Threat actors are increasingly targeting mobile devices, a new study by Zimperium found. Pictured: A visitor photographs a display at the 2019 IFA home electronics and appliances trade fair on Sept. 6, 2019, in Berlin. (Photo by Sean Gallup/Getty Images)

Research released by Zimperium on Tuesday found that 30% of the known, zero-day vulnerabilities discovered in 2021 targeted mobile devices.

The researchers also found that in 2021 there was a 466% increase in exploited, zero-day vulnerabilities used in active attacks against mobile endpoints. In addition, some 75% of the phishing sites analyzed specifically targeted mobile devices.

In other findings:

  • 42% of organizations report that vulnerabilities in mobile devices and web applications have led to a security incident.
  • Based on Zimperium’s analysis of more than 1.3 million Android and iOS apps, 14% of the apps using public cloud back-ends had misconfigurations that exposed users’ personal information.
  • Prominent malware discovered in previous years made a mobile-focused comeback in 2021. For example, Pegasus, the spyware program first detected in 2016, surfaced again in 2021. Attackers targeted more than 50,000 individuals, including journalists, activists, and political leaders.

Security teams must look at security trends on mobile in the context of protecting data in the cloud, said Hank Schless, senior manager, security solutions at Lookout. Schless said securing the mobile device is an important first step, but to fully secure an organization and its data, security teams need to use mobile risk as one of the many signals that feed security policies for accessing data in cloud, on-premises, and private apps.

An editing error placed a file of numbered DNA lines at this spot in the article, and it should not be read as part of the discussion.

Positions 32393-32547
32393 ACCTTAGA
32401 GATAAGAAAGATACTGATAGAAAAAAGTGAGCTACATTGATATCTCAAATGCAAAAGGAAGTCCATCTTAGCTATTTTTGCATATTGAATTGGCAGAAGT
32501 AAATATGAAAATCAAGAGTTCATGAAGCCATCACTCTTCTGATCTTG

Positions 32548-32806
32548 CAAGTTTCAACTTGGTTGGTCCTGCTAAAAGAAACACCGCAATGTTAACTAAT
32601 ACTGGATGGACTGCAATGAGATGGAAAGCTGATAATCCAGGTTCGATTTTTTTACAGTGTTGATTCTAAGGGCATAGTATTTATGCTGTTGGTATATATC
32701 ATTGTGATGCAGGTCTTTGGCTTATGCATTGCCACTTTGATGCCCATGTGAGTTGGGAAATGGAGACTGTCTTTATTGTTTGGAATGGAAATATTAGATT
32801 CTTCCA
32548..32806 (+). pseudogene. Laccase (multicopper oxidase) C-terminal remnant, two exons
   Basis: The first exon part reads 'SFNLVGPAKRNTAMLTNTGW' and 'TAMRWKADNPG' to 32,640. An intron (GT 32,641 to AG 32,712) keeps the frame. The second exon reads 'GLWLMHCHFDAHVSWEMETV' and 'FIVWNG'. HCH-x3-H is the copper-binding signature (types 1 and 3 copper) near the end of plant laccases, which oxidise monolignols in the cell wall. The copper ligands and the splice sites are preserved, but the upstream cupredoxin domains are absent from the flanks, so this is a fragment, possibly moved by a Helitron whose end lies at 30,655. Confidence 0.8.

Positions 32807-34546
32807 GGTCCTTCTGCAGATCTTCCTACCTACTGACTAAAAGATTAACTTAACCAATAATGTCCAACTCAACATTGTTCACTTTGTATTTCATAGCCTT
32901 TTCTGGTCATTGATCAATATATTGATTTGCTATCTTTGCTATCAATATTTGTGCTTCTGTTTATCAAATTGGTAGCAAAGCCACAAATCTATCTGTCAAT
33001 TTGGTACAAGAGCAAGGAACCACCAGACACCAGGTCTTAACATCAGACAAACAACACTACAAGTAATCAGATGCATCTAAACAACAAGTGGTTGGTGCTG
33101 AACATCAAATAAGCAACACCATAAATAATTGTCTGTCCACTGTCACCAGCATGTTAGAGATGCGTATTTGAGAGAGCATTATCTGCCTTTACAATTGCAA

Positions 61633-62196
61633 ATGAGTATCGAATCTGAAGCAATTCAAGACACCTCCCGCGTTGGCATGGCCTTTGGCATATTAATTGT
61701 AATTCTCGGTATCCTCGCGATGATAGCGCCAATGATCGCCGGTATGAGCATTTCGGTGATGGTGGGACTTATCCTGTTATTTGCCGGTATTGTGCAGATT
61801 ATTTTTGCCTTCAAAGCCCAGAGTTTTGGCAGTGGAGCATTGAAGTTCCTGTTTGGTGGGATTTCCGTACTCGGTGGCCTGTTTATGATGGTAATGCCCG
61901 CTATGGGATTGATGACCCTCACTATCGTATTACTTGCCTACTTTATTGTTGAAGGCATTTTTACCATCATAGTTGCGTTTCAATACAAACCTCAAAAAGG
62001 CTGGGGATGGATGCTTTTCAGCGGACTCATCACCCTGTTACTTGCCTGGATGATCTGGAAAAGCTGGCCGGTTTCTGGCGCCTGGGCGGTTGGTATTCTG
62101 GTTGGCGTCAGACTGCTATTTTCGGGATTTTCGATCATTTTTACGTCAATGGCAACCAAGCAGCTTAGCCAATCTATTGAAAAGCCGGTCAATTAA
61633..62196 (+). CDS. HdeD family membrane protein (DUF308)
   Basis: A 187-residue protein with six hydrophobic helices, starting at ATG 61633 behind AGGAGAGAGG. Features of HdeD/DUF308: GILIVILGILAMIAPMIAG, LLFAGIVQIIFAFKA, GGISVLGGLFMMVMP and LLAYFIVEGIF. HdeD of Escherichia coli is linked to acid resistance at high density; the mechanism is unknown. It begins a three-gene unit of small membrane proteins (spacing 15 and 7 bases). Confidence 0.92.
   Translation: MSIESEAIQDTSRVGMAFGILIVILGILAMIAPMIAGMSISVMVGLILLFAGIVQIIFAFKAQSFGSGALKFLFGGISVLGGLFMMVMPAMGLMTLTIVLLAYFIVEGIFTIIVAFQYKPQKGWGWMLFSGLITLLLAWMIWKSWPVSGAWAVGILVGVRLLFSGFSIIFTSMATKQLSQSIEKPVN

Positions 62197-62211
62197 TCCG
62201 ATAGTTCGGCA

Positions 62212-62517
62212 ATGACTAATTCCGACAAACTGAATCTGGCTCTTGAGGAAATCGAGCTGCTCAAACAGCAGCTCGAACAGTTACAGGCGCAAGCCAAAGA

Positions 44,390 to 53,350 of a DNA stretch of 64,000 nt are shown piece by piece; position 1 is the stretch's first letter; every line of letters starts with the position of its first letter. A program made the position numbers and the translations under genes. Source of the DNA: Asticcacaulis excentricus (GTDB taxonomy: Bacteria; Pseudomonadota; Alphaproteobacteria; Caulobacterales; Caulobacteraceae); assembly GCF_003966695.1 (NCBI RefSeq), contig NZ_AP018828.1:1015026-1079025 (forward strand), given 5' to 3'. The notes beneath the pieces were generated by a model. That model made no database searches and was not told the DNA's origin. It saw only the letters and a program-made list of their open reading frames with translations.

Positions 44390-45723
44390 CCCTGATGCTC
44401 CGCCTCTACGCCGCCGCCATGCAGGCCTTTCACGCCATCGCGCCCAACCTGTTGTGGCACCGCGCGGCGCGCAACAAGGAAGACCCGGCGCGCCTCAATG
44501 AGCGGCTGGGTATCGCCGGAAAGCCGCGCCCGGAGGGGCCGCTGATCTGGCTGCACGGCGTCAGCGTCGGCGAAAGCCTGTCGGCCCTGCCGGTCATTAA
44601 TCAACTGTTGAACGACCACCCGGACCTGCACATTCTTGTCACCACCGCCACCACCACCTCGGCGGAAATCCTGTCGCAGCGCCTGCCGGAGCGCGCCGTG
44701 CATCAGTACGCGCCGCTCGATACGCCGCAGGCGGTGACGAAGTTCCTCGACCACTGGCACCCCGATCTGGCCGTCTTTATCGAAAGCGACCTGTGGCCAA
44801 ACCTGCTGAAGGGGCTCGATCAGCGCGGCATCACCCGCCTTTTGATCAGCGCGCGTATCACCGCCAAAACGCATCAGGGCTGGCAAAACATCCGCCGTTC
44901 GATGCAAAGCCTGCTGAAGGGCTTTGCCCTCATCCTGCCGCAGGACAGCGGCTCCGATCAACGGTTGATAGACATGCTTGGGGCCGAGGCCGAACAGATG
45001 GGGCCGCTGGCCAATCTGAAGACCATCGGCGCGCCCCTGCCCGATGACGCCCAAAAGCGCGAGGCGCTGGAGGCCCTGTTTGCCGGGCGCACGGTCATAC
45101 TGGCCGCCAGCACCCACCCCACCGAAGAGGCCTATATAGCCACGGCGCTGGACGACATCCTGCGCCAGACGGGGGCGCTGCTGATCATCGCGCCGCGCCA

“This report needs to do a better job of helping people understand how much of a risk mobile phishing is,” Schless said. “It's the No. 1 attack vector that threat actors use to compromise credentials and discretely enter the infrastructure to access sensitive data and execute advanced attacks like ransomware.”

Bud Broomhead, CEO at Viakoo, said mobile devices have become the center of our lives, which has let threat actors bridge from mobile phones into virtually any other part of a person’s life. 

“Cybercriminals possess more detailed information than ever on individuals, which impacts both business and consumers,” Broomhead said. “Most enterprises support some form of BYOD [bring your own device], which brings a consumer-level hack into the realm of an enterprise being compromised. Ensuring that employees are not using personal passwords in their work environment can help to reduce the possibility of compromise, however, the blurred lines between work life and home life are making it easier for cybercriminals to perform exploits aimed at enterprise systems and data.”